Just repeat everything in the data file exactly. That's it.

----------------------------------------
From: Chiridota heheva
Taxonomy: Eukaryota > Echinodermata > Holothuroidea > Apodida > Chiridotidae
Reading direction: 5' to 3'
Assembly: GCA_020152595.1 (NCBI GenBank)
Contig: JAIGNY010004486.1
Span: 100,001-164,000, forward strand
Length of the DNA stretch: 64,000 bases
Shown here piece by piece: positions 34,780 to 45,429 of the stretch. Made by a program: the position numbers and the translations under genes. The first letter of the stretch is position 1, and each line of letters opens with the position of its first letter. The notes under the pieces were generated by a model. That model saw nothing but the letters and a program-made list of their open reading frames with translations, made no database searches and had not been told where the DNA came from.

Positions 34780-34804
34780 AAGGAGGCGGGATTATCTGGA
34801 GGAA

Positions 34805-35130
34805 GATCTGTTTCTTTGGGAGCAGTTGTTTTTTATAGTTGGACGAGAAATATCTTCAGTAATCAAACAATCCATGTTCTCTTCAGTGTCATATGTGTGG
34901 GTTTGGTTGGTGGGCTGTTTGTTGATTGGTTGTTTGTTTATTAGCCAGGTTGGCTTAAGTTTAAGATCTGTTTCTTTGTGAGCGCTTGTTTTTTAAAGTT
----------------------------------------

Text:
From: Chiridota heheva
Taxonomy: Eukaryota > Echinodermata > Holothuroidea > Apodida > Chiridotidae
Reading direction: 5' to 3'
Assembly: GCA_020152595.1 (NCBI GenBank)
Contig: JAIGNY010004486.1
Span: 100,001-164,000, forward strand
Length of the DNA stretch: 64,000 bases
Shown here piece by piece: positions 34,780 to 45,429 of the stretch. Made by a program: the position numbers and the translations under genes. The first letter of the stretch is position 1, and each line of letters opens with the position of its first letter. The notes under the pieces were generated by a model. That model saw nothing but the letters and a program-made list of their open reading frames with translations, made no database searches and had not been told where the DNA came from.

Positions 34780-34804
34780 AAGGAGGCGGGATTATCTGGA
34801 GGAA

Positions 34805-35130
34805 GATCTGTTTCTTTGGGAGCAGTTGTTTTTTATAGTTGGACGAGAAATATCTTCAGTAATCAAACAATCCATGTTCTCTTCAGTGTCATATGTGTGG
34901 GTTTGGTTGGTGGGCTGTTTGTTGATTGGTTGTTTGTTTATTAGCCAGGTTGGCTTAAGTTTAAGATCTGTTTCTTTGTGAGCGCTTGTTTTTTAAAGTT